I think you get the idea. Keep in mind that costs change and expenses tend to creep up. Recheck the numbers periodically. Caution: the break-even point is dramatically affected by hiring new people without a corresponding increase in sales.
Calculate Your Break-even Point
The formula for computing your business break-even point is described below. Don’t worry if it doesn’t quite make sense. I have provided a spreadsheet tool so you can just plug in the numbers. Remember to use amounts for the average month.
Lower Your Break-even Point
As mentioned in my previous article, there are four ways to reach your break-even point earlier in the month and begin making a profit sooner.
- Lower your overhead (fixed costs) – Keep fixed costs to a minimum and resist the temptation to increase them, unless absolutely necessary. It’s very hard to go back if sales drop. However, don’t cut costs too deeply, especially if there is a negative effect on customers or employees.
- Lower the cost of each product or service sold (variable costs) – By lowering direct costs, your gross margin will increase. Be diligent about purchasing material at the most favorable price, controlling inventory, or improving the productivity of your workforce.
- Increase your prices (and gross margin) – Most business owners are reluctant to raise prices because they think sales will decline. More often than not, that doesn’t happen, unless you are in a very price-sensitive market. Raising prices only a few percent will have a significant effect on your break-even point. There is a delicate balance between sales volume and pricing, so be cautious about changes, and test if you can.
- Increase your sales – The toughest job of most small-business owners is to increase sales. A business owner nowadays must be an outstanding marketer, or able to hire one. Never stop trying to improve marketing and sales strategies. Keep the pipeline full. Push every order you possibly can out the door by the end of the month, and then do it again next month. You make all your profit on those last few sales. And remember, a bad month can wipe out the profit of several good months.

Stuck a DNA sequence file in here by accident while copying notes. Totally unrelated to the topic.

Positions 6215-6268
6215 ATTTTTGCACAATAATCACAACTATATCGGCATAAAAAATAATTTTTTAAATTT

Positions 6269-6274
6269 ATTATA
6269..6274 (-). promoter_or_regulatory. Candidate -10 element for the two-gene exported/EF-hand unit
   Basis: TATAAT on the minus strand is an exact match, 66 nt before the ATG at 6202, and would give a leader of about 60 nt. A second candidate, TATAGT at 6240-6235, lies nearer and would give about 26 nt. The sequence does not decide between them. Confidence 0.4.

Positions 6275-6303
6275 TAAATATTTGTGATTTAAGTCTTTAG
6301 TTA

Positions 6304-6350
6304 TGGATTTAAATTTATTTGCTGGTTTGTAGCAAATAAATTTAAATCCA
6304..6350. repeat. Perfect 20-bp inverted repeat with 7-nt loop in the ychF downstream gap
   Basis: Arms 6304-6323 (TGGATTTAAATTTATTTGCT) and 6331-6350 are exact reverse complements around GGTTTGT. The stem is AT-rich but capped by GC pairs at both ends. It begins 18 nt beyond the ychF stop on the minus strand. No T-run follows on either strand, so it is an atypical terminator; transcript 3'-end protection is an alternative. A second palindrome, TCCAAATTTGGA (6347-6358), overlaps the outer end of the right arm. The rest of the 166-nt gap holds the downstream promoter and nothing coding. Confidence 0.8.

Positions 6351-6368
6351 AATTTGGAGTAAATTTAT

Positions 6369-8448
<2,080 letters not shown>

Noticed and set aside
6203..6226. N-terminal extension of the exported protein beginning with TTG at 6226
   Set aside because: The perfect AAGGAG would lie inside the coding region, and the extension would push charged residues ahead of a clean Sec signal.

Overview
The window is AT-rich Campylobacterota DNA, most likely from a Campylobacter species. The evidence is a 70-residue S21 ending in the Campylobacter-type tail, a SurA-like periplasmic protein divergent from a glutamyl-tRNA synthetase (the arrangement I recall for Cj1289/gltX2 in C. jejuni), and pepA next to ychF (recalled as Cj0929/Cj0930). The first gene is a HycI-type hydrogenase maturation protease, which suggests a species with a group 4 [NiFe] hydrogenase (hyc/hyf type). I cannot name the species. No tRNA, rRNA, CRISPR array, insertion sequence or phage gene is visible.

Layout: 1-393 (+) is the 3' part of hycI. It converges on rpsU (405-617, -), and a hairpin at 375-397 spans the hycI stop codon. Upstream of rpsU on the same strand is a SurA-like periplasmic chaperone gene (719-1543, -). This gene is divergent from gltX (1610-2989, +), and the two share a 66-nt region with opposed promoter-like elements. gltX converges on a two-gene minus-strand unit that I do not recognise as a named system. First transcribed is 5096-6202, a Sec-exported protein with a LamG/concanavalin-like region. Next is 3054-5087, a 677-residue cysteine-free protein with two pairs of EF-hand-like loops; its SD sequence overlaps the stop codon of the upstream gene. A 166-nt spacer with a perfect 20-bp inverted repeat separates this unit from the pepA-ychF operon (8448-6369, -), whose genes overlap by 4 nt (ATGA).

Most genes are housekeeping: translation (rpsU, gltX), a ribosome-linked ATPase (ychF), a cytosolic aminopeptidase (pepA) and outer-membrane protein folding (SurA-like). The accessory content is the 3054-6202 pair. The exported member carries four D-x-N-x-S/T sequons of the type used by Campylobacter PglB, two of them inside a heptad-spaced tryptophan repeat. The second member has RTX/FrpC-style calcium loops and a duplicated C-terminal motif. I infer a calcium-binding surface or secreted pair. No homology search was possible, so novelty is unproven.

As a Systems Thinker, your first thought is, “What business process do I need to improve to reach my financial break-even point sooner in the month? How can I make my administrative systems—hiring, accounting, computer support, custodial—less costly? Can I improve my purchasing system to buy materials or supplies for less? Can I reduce labor costs without affecting customer service? Could I change my pricing system or terms to squeeze out a little more profit? Can I improve my lead-generation or sales-conversion processes to close more sales?
You might be surprised by how many opportunities there are to cut overhead costs or create more margin from the sale your products or services. Those opportunities are just waiting to be discovered as you work on your business in The Zone.
Motivate Your Employees
By the way, if you work within tight profit margin, it is a good idea to let employees know your break-even point. This gives them a clear picture of expenses and what it actually takes to run the business. It also motivates that little extra oomph at the end of the month to get orders done and out the door.
Many companies fail because owners do not know this single number—the sales break-even point. DON’T LET THAT HAPPEN TO YOU!
Do You Know Your Sales Break-even Point?
Access a Spreadsheet for Doing a Break-Even Analysis